PS 17-07 TAKAYASU'S ARTERITIS WITH RARE ABDOMINAL AORTIC THROMBOSIS CAUSED REPEATED ATTACKS OF HEART FAILURE AND UNCONTROLLED HYPERTENSION: CASE REPORT AND 3-YEAR FOLLOW UP

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Abstract

Objective:

Takayasu's arteritis (TA) is a chronic, idiopathic, inflammatory disease affecting the aorta and its branches. Abdominal aortic thrombosis due to TA was rare. To date, only one case has been reported in literatures.

Design and method:

After bilateral artificial subclavian-iliac bypass, a case of abdominal aortic thrombosis due to TA was delayed diagnosis in a 44-year-old male with history of recurrent episodes of heart failure and uncontrolled hypertension with claudication of two extremities and elevated blood sugar for nearly 4 years.

Results:

He had smoked 30 cigarettes a day for 30 years. His upper-limb blood pressure (BP) was much higher than lower-limb BP. He had a bruit over the abdominal aorta with high serum creatinine and brain natriuretic peptide. Abdominal color Doppler sonography and CT aortography (CTA) showed occlusion of the abdominal aorta and narrowing of the bilateral renal arteries. His cardiac function was improved after vascular bypass and during 2-year follow-up, his blood pressure was controlled with reduced serum creatinine under antihypertensives, antidiabetic, antiplatelet therapy etc. Compared with prebypass, CTA showed abdominal aortic thrombosis resulted in arterial occlusion extending from the left renal artery initial segment level to bilateral common iliac artery and the bifurcation of renal artery except for vascular bypass. He was rehospitalized for heart failure and hydrothorax two years after the bypass and MR imaging revealed thickened wall of aortic branch. He was discharged after glucocorticoid treatment etc. His cardiac function and blood pressure were well-controlled for the next year.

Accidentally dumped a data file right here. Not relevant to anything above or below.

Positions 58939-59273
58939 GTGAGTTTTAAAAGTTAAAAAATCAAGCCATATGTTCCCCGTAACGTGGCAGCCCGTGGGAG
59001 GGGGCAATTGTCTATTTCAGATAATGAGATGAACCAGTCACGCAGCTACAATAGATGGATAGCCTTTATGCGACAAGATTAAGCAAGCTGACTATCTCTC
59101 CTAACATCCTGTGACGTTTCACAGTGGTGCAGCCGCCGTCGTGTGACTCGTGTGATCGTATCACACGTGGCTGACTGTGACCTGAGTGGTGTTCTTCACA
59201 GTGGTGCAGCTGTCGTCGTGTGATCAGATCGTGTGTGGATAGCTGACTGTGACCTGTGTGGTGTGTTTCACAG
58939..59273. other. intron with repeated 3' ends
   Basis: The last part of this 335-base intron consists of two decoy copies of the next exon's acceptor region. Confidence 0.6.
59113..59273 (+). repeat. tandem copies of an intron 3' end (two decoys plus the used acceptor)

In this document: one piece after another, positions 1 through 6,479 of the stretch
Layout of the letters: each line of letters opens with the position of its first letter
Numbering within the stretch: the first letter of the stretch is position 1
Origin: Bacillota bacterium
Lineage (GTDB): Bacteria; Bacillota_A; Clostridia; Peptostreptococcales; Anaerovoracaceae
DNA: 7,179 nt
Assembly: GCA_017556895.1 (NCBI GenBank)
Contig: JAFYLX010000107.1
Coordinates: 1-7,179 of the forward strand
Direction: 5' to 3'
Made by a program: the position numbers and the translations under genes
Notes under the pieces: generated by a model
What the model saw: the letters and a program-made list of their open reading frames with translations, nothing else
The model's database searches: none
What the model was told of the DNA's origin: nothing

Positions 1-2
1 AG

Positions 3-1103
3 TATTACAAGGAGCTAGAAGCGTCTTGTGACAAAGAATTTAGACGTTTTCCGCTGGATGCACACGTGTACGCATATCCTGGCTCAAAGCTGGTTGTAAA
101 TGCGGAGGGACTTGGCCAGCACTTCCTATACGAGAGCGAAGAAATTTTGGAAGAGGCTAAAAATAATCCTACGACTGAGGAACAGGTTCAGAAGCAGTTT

Conclusions:

Abdominal aortic thrombosis due to TA is rare and potentially life threatening, probably become one atherosclerosis risk factor. Doppler sonography and CTA are important in diagnosis of TA, while MRI can identify the disease phase. Artificial vascular bypass can be used for severe TA patients with complicated aortic disease and glucocorticoid treatment is essential for those in acute phase.

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